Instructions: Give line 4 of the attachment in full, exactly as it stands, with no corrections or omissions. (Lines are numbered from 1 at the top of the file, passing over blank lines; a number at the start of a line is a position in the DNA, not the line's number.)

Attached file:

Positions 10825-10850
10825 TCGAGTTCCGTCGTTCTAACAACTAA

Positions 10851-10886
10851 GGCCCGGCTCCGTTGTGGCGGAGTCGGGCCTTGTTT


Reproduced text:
10851 GGCCCGGCTCCGTTGTGGCGGAGTCGGGCCTTGTTT